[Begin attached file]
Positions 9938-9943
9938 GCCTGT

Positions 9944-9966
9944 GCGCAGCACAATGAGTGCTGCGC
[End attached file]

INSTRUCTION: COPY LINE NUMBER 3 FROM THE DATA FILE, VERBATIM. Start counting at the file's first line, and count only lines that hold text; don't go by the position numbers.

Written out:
Positions 9944-9966